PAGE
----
Sunday, 27 Sep 2020

‘I’d rob to collect rent for stolen Aboriginal land’

After a traumatic childhood, Uncle Jack Charles fell into crime and addiction on his way to becoming one of Australia’s most venerated actors. Yet his next mission is destined to be his most poignant, he tells Gary Nunn in Sydney.

Six stark words epitomised Charles on the tagline of a 2009 documentary about him: Addict. Homosexual. Cat burglar. Actor. Aboriginal.

He is, of course, much more than the sum of these parts. In the decade since, the 75-year-old has ended the cycle of prison, homelessness and heroin which dictated much of his adult life and informed his acclaimed work.

Now he’ll only participate in arts festivals on the strict condition he’s flown business class, never economy. He refuses to do auditions – directors must take him for coffee if they desire him for a role.

It’s a far cry from his days “crawling into a ball and sleeping in the girls’ public toilets” but, with characteristic self-deprecation, he says: “I know I sound up myself but it’s nice to be able to say that as a blackfella. I reckon I haven’t done too badly for an old crim!”

He spoke to the BBC as he releases his autobiography, and as he focuses on the mission he now sees as his calling as an Aboriginal elder: expunging his criminal record.

Stolen as a baby, then abused

Charles was a member of the Stolen Generations: indigenous children forcibly removed from their parents as part of a now-infamous government policy to try to “assimilate” Aboriginal children into white families. Former Prime Minister Kevin Rudd made a national apology to the Stolen Generations in 2008.

Charles was just four months old when he was removed from his mother.

His first arrest, aged 17, was for leaving his foster home and trying to find her, as he became curious about his Aboriginality. As a ward of the state, leaving without permission to track down his Aboriginal family was a crime – it broke his forced assimilation order.

“My foster mum always insisted I was an orphan. When I returned from finding my real family, she called the police on me,” Charles says. “No sooner had I put my pyjamas on, I was put in the police wagon.”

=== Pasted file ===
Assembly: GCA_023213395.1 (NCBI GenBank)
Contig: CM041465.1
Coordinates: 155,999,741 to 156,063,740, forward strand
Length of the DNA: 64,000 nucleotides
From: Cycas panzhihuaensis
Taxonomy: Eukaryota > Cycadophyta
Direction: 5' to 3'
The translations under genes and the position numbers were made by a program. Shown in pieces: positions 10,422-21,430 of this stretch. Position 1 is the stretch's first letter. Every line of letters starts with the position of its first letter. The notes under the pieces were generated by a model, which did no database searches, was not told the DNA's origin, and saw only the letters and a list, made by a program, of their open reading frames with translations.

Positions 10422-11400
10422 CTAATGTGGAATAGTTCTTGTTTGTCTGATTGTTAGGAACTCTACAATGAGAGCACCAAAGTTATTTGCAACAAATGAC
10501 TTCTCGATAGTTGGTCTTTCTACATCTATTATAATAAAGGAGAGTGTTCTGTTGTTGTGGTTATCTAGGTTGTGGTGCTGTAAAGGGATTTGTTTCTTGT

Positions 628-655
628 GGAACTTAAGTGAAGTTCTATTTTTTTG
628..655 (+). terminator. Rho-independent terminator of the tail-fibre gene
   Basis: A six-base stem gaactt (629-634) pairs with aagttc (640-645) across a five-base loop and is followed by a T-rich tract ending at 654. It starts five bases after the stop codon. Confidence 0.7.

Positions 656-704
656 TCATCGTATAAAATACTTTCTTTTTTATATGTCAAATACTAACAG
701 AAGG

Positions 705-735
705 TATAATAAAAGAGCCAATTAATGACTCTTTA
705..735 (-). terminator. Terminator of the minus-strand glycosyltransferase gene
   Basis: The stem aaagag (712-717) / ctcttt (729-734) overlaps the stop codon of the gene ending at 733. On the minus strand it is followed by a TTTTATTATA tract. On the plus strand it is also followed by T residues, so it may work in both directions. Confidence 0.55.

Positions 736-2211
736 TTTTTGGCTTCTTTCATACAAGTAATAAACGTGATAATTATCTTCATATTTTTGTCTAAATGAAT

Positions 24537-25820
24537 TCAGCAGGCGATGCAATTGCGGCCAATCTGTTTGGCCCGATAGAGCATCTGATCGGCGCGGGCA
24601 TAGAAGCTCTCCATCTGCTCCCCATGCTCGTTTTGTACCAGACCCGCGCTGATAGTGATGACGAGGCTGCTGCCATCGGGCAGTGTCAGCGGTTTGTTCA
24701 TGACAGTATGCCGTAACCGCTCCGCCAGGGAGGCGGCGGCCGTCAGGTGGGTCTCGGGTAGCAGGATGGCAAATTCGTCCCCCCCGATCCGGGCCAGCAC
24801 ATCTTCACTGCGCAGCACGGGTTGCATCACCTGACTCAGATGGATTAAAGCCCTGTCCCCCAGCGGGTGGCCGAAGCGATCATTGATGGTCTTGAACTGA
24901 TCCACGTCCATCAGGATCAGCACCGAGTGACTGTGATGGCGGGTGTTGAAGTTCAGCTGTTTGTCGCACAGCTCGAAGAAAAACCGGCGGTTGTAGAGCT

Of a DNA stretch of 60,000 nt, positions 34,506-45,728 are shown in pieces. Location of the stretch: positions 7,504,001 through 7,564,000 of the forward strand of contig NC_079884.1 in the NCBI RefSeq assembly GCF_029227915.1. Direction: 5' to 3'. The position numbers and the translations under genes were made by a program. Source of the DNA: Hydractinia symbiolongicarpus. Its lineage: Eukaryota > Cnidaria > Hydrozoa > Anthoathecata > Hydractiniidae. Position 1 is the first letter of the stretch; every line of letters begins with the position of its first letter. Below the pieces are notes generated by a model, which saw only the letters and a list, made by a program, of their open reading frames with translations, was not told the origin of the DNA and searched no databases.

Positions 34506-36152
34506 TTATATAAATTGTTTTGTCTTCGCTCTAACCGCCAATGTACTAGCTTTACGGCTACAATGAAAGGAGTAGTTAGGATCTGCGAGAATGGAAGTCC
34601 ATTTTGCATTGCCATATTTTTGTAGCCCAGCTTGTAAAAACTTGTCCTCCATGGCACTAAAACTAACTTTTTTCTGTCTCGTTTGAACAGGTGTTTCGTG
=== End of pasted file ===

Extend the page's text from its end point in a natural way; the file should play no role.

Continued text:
Between the ages of two and 14, Charles was in a Salvation Army home for boys, where he suffered abuse “far worse than anything I ever experienced in prison”, he says.

He later blocked out the physical and sexual abuse, not even discussing it with long-term partners, until, during a prison stay, some inmates recognised him from the boys’ home and asked him to join a class action against the institution.

“It was my bed he came to first when he came out of his room into the dormitory,” Charles says of his primary abuser. “I had to put up with a lot of poking and stuff from this fella,” he says. “In addition to the sexual escapades, there were punishments I’d blocked out, too…”

The class action was successful. In addition to financial compensation, Charles received a letter of apology from the Salvation Army.

“It gave me a certain level of closure,” he says.

A life of crime

His criminal life saw him break into many homes in the “posher districts of Melbourne” – a deliberate choice, he says: “I robbed as rent collection for stolen Aboriginal land!”

“Those mansions were on my mother’s land, but I’m sure if I told the judge I was a rent collector, not a robber, I’d have been given another two years on my sentence.”

As a heroin addict, he often lived with his dealers. “I couch surfed and charmed my way around. I liked to be close to the source,” he says. In prison, he saw many of the Stolen Generations “stuck on the daily grind of addiction”.

This is why he plans to lobby Victoria’s state government and courts to expunge his criminal record, a case of life imitating art, as this was the storyline of his acclaimed play Jack Charles v The Crown.